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What it means to come back to Hawaii Mon, 13 Apr 2015 10:49:55 +0000 I’m sitting on the beach, waiting for my SPF 1000 to dry, as I flip through my Dad’s Facebook updates.  He’s on a quest to find our first Staudingers, the one’s that came across the Oregon trail and settled in. They made a home in Oregon, a home that led to us. “I’ve never felt so connected to a place,” he tells me on a call last week before Tawny and I flew here to Hawaii. It’s fitting somehow, because as I read his updates I’m about to free dive a reef and look for my first humuhumunukunukuapua’a (Hawaii’s state fish) and ultimately, we’re looking for the same thing.

I had never been to Oahu before Tawny came along. I had been to Maui, and docked once on the big island to refuel for an around the world voyage, but never Oahu. When Tawny and I first started dating she always told me stories (mostly about the food) of Oahu, the land of her birth. She used to talk about her great-grandfather, George, who was the first of her family to come to Hawaii from the Philippines. He was a stowaway on a merchant ship. All of these were stories she used to entice me to go with her. It wasn’t until we got engaged that we started to talk seriously about coming to the island together, not as stowaways, but as a real couple. This trip is now my third time to Oahu, and it feels different.

I wasn’t prepared the first time. I wasn’t prepared for how overwhelming the landscape would be. When I thought of Hawaii I thought of beaches but never the sheer, impassible, razor-edged mountains that sever the island in half. You can see all the pictures you want of the Hawaiian islands but it will never prepare you for how sweeping they are. The island of Oahu is divided right down the center by a mountain range. This effectively gives us the windward side (where the predominant winds blow from the Pacific) and the leeward (a calmer and sunnier side) of the islands. Tawny’s family lives on the leeward side. This is where my courtship with Hawaii began.

In so many ways, Tawny and I have a similar lineage. Our people just came to their homelands on different ships.


Tawny’s people.


My people.

That connection feels important somehow; as if we were two souls that got separated a long time ago and are just now finding one another. That first trip, back in 2013 was a wild ride. Not only did I get to drink in all the majestic and gut-wrenchingly beautiful landscape, but I was able to meet all of Tawny’s family for the first time. Tawny’s dad, a haole like me (“white guy” in Pidgin) warned me that it might be a lot to take in the first time. Tawny herself warned me, countless times, that I probably wouldn’t be able to understand grandpa. Certainly not on the first trip. Maybe not ever.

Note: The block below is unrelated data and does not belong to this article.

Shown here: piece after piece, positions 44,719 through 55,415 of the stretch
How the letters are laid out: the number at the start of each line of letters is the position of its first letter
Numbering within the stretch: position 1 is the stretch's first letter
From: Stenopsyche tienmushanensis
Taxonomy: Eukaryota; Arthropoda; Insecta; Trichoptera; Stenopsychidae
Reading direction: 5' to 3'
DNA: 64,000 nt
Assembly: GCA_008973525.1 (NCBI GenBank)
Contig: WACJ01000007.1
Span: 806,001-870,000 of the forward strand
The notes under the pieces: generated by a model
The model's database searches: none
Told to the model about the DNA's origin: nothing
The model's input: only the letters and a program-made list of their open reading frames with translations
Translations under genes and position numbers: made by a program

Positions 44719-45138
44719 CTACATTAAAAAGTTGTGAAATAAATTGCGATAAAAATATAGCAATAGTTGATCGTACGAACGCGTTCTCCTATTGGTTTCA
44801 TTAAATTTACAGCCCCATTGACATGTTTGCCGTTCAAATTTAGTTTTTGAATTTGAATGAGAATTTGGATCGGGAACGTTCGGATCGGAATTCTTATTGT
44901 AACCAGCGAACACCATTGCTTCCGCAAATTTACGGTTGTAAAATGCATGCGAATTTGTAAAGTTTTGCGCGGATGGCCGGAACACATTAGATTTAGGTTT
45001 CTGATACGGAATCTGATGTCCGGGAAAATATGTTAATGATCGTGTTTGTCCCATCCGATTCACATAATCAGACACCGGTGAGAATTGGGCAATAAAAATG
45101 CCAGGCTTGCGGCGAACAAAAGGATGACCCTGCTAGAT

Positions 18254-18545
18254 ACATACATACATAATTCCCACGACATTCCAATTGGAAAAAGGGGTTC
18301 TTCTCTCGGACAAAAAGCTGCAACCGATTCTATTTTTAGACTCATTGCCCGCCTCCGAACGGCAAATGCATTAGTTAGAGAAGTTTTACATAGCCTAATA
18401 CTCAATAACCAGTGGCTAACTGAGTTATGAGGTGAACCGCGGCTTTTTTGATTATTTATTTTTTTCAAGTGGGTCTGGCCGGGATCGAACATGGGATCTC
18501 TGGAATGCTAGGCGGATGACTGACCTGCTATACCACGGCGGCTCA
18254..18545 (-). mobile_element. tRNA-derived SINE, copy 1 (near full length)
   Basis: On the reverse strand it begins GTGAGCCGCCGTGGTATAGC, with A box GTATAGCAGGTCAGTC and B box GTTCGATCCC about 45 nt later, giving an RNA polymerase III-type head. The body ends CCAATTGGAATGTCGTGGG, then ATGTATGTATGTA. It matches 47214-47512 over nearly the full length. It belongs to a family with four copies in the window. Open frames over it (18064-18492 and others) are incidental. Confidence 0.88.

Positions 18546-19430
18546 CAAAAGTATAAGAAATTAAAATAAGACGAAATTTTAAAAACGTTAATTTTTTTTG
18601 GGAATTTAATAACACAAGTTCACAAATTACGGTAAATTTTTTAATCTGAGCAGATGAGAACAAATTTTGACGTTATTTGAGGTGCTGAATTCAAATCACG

That was never an issue. The first time I walked through the door, Grandpa hugged me and said, “Wow. He tall. Good. He change all the lights.”

That set the tone for the rest of our relationship.

He never did ask me to change a light.


That first morning I got to sit down with grandma. I asked her, “What’s the story of great-grandpa George? I heard he stowed away on a ship and sailed away to Hawaii to escape the Philippines.”

“What you talking about?” she asked me. Shaking her head. “Nooooo, my dad come to Hawaii from outside Cebu, Philippines. My mom was born here on Hawaii, and she had to get married to someone working on the islands so that she wouldn’t get sent back to the Philippines.”

“Wait. What about someone stowing away on a ship and sneaking into Hawaii? That’s what Tawny told me.” I was very confused at this point.

“What you talking about? Sneaking on a ship? Maybe George? George the Loner. Yeah, he came later. He knew the family.”

That’s all it took for my world to be rocked and for Tawny to have to come into the kitchen and relearn her whole family history. We were both enthralled.

That was the pace of the first trip. Me learning Pidgin, “Why do we say, open the light, not turn it on?”

“That’s how it is, yeah,” Grandma says. (You have to add the yeah to the end of most sentences.)

“But we say, kodakum (take a picture)?”


“Got it.”

Or I was meeting the family. “This is Aunty Lee,” Grandma tells me.

“So, she’s your sister?” I asked.

“No. She lives next door, yeah.”

“Everyone is aunty,” Tawny tells me (a month too late).

“Got it.”

I got to know the family. I got to know the story. (The real one.)


Grandma and Grandpa BarutFullSizeRender(1)Grandma’s family. She’s the second from the left. You can tell because she always wore a different outfit than the rest of the family. “Pretty, yeah?” she asks when you point her out.

There was exploration. That trip was the first time I would see Byodo-In Temple. The phoenix temple. It’s our little sanctuary, hidden behind a graveyard on the windward side. We go there and feed the koi fish and ring the bell before I light incense for our ancestors. I always try to remember my own grandparents, who formed so much of my narrative today. They never stowed away, but they were pioneers. All of them. Today, Tawny and I go back every time and take the same picture, measuring our lives against the bamboo. Tradition is important, yeah.